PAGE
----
The end of Medicaid work requirements?

Last week, a federal judge blocked Arkansas and Kentucky from requiring individuals to work in order to receive Medicaid benefits. Prior to that decision, 9 states had been approved to implement Medicaid work requirements. At first glance, a work requirement does not make a lot of sense. If you are very sick and on Medicaid,…

Medicaid expansion and prescription drug use

How did Medicaid expansion affect prescription drug use? At first glance, one would think that prescriptions increased; more insurance lowers patient out-of-pocket cost so we would expect more prescriptions. Medicaid insurance may crowd out other forms of insurance; if those other forms of insurance covered more drugs, then perhaps utilization would go down. A study…

Is the hospital readmissions reduction program bad for patients?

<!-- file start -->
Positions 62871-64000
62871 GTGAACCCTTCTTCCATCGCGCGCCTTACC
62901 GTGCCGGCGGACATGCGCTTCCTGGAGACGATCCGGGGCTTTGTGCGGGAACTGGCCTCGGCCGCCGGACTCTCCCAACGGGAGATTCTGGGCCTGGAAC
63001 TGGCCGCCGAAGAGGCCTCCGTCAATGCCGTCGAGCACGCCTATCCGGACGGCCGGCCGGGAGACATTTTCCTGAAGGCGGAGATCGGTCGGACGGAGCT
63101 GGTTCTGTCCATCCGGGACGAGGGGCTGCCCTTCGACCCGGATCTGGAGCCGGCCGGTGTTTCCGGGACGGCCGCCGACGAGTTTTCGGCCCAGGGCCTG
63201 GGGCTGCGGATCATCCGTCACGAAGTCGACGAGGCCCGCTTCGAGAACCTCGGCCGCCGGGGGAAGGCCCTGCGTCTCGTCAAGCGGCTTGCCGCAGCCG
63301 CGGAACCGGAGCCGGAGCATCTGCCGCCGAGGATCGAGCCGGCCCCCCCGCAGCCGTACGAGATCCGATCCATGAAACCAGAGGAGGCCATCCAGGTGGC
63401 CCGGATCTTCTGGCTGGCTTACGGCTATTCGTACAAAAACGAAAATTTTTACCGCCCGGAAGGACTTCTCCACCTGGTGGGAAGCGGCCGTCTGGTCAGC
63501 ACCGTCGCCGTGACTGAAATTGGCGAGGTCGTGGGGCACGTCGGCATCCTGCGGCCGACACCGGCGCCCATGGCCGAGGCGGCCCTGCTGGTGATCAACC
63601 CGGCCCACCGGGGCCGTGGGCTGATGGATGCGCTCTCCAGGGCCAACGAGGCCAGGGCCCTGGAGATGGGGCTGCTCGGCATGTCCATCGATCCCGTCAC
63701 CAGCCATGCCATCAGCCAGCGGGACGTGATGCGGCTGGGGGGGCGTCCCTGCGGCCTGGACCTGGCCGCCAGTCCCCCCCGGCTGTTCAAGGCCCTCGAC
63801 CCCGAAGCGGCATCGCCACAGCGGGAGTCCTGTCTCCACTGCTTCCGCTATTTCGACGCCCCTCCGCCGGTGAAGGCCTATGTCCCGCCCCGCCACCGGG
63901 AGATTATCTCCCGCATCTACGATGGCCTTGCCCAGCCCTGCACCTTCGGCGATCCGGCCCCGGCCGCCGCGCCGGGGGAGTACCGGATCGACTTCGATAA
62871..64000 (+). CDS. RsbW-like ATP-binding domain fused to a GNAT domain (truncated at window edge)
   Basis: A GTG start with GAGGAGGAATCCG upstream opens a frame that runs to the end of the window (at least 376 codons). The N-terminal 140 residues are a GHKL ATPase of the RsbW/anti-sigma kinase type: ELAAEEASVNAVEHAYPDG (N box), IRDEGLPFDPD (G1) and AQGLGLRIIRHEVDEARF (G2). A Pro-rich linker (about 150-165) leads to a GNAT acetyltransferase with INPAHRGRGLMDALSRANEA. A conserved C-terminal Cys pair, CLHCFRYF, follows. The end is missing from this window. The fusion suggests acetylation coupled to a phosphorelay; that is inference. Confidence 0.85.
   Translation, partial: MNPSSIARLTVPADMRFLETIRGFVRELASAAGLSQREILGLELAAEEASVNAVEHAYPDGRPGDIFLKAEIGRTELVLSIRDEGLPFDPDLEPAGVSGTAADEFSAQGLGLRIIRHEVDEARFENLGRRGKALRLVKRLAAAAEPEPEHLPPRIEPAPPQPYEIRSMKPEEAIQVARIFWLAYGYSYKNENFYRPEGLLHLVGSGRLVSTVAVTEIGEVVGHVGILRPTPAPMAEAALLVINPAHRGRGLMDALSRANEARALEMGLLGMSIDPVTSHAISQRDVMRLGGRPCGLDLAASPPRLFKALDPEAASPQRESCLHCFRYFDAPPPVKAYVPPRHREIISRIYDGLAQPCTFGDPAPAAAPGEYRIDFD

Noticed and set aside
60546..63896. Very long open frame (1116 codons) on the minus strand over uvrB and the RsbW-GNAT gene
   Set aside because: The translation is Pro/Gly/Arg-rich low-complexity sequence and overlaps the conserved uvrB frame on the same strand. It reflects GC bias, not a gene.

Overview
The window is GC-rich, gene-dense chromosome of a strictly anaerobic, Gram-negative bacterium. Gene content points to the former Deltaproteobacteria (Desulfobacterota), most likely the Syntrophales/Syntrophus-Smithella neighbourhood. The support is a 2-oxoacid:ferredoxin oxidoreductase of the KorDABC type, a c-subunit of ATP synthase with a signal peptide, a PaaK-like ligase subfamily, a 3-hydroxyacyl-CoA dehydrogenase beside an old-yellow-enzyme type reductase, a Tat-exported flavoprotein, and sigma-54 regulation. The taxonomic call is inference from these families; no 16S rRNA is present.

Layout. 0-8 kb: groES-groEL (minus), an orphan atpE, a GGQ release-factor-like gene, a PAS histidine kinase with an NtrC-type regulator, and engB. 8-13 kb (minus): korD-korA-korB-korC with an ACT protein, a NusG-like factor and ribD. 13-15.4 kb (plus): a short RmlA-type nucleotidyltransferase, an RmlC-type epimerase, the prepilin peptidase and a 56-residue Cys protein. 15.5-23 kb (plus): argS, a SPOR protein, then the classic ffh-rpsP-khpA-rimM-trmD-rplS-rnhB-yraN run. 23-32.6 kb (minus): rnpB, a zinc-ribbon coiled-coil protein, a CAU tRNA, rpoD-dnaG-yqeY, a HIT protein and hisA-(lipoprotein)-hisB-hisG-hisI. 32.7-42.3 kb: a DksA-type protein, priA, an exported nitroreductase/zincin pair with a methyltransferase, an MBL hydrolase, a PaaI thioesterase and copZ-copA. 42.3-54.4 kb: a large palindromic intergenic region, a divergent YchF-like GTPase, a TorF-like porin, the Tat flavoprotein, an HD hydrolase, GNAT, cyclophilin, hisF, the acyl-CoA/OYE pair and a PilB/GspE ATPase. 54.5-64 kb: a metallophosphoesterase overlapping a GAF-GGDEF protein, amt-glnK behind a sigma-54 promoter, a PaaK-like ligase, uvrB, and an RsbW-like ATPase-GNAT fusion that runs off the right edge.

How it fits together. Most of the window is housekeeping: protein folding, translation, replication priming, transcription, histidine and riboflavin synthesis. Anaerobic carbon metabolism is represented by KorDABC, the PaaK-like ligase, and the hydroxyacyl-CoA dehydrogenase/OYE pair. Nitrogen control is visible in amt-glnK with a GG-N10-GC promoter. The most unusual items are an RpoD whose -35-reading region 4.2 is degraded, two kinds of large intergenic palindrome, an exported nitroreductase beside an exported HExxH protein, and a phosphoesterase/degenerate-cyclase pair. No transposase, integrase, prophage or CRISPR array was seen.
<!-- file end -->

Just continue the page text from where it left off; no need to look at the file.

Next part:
The answer is ‘perhaps’ according to a new paper by Wadhera et al. (2018). They use data from 2005 to 2015, and apply an inverse probability–weighted 30-day and 45-day post-discharge mortality measure stratified by whether there was an associated readmission. They examine admissions for acute myocardial infarction, heart failure, and pneumonia. Among Medicare beneficiaries, the HRRP…

Medicare, adverse selection and cancer

Conventional wisdom holds that Medicare Advantage provides better service and lower cost sharing than traditional Medicare fee-for-service, and thus is attractive for many people.  However, Medicare Advantage may restrict access to providers and may be less attractive to patients with more severe illnesses.  Healthcare economists, however, do not rely on rumors and stories to make…

Positive externalities of Medicaid expansion

From Sen and DeLeire (2018): …premiums of Marketplace plans are 11% lower in Medicaid expansion states, controlling for demographic and health characteristics as well as measures of health care access. These results are consistent with evidence on the composition of the private insurance risk pool in expansion versus nonexpansion states and associated differences in expected…